I saw a lovely picture on facebook and it made me really happy! The horse in the picture I saw is a police horse from the Houston police department and their horses are barefoot! How amazing is that? And some are actually also ridden bitless.
One of the arguments I face the most when I talk about bitless riding/driving is that it’s so very dangerous to go without a bit. But then, please tell me why the people who are making a living by keeping everyone safe would put themselves or the ability to do their jobs in danger? It can sometimes be a matter of life or death when it comes to their job and it’s crucial for them to be in control of their horses, so why would they jeopardize that? I don’t think there’s any other horse related activity that requires more obedience, calmness or control from a horse. Yet the police horses are being ridden bitless?
Their horses are working in very challenging environments, lots of noise and people. Far from the calm trailride or the empty arena most people ride in. If they can do their job without a bit there I guarantee that anyone can do it at home. Because after all it only comes down to training. Who is willing to really do the ‘dirty work’ of earning trust, building a relationship and taking the time it takes? The reason so many horses allegedly can’t be ridden bitless is because they have not been properly prepared. There’s simply nothing else to it than that.
If you need a bit for your horse to listen to you, he isn’t really listening.
I usually divide a horse into two parts (just so you will get my point, not because there’s only two parts to a horse). First, we have the brain and then we have the body. I always aim to communicate with their brains instead of their bodies, but the classical way of training a horse is mostly focused on achieving the opposite. They are putting all their focus on getting the body to where they need it to be.
That is also the reason why there’s so many training gadgets, different nosebands, spurs and sharp bits out on the market. When you are not physically strong enough to move a heavy object you need tools.
If you can’t get the object (the horse) to go forward fast enough you use a whip. If you can’t get the object to slow down fast enough you use a sharper bit. If you have problems with collecting the object you use draw reins. If you can’t lead the object you use a stallion chain. If your object is moving in the wrong way you put on a lunging harness. If your object responds too slowly you use spurs. If your object is afraid of things you use blinders. If your object is putting its tongue out you put a noseband on.
Do you get what I’m saying? For every problem – there is a tool to be found. A quick fix that magically solves all your problems. Us humans love tools, learning to use them is part of the reason we evolved to the beings we are today. But it’s time to stop trying to go through every tool in the toolbox and actually use our brains instead.
Think of it this way. If I get my horse to a state of mind where his brain is willingly following me and wanting to be with me. Do you think the body will follow the brain?
Or… If my horse refuses to turn so I pull really hard until he finally turns because he gave in to the pain/pressure. His body moved in the direction I wanted, but do you think the brain was turning too? I know this sounds confusing but keep reading, please. What I’m saying is that the body will always follow the brain, but the brain does not necessarily always follow the body.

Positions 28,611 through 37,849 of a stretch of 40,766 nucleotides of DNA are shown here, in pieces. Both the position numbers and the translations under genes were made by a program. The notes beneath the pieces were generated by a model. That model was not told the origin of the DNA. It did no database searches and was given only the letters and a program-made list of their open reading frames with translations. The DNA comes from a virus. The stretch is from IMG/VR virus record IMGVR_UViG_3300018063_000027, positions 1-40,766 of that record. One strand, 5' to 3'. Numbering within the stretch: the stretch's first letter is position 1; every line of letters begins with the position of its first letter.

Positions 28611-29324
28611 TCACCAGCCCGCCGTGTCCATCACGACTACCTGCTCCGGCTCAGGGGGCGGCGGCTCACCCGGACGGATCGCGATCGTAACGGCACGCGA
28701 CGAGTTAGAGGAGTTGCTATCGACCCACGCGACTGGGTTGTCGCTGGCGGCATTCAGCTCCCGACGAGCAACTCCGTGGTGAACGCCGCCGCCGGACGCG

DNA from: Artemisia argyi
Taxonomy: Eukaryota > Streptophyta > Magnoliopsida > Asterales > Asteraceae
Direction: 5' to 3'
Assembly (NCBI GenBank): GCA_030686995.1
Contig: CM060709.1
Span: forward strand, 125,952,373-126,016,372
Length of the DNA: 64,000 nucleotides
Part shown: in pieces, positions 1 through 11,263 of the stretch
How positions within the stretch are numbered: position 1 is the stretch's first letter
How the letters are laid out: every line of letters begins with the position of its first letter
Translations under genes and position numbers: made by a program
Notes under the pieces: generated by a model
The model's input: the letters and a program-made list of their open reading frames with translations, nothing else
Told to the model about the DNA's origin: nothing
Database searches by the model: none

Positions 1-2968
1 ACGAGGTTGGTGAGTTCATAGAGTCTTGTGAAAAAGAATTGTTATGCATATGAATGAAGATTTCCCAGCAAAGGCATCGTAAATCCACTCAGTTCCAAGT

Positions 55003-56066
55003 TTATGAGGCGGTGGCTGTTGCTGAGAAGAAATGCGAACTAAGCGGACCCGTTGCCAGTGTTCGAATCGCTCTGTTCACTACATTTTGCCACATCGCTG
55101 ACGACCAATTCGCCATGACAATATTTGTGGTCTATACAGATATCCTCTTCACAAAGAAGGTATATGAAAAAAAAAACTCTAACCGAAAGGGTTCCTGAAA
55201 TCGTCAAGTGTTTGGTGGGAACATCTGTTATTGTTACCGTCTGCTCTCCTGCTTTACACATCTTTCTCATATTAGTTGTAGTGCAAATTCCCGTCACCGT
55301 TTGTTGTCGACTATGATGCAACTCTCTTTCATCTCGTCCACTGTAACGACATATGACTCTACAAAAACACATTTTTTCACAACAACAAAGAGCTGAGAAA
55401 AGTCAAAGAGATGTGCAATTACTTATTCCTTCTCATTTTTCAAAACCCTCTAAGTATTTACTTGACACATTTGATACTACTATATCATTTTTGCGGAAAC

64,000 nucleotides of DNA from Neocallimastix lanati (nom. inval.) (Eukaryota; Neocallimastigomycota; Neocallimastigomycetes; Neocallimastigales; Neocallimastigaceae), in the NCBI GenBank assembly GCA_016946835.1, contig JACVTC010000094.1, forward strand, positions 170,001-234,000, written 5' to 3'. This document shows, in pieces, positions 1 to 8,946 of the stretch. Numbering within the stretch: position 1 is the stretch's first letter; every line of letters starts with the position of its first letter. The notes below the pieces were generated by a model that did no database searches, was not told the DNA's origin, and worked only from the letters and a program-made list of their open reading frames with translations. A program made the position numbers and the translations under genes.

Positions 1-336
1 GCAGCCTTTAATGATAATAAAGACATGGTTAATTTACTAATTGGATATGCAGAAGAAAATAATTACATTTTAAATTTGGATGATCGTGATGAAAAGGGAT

If someone bent your finger back until you had to get on your knees to relieve the pressure, would your brain be with you on your knees? Would you suddenly think ”yes, I want to be on my knees now”. Or did your body give in to the pressure even though your brain really wanted to keep standing up? When the pain is gone and your finger has been released, what will happen? Your brain will take over again and you will get back up since you never even wanted to be on your knees in the first place. See, you can force the body but never force the brain.
If you are constantly trying to control the horse’s body (by using tools), what do you think will happen on the day when your tools are no longer working or you remove them (i.e. by going bitless)? The brain will take over instantly and the horse will do what they wanted to do all along. Maybe they’ll run off, go out on a field to eat grass or trot back home with you left on the ground.
But! … What would happen if someone offered you a free back rub, your favorite chocolate or something else that makes you happy. The only thing you would have to do to get it is to get down on your knees for 2 minutes. Would someone have to force your body down or would your brain happily choose to sit there?
You see, when the brain is actively making a choice there’s no need for force. The body will always follow the brain so as long as you have the brain on your side, you’re all set.
If your horse is choosing to trot next to you with a lead rope on, what would happen if you took the lead rope off? The horse would still trot next to you because that’s what the brain wants to do.
But if you were using the lead rope as a tool to pull your horse forward (controlling his body with pressure/force) and then took the lead rope off, you would get a different result. Without the tool that was controlling the body the brain will take over and it will do what it wanted to do all along, like running away or simply stopping (depending on his/her personality).
So please remember to try to minimize the use of tools in every way possible if you want a good relationship with your horse. Especially when it comes to liberty training! When you come across a problem, don’t go searching through the toolbox. Use your brain instead!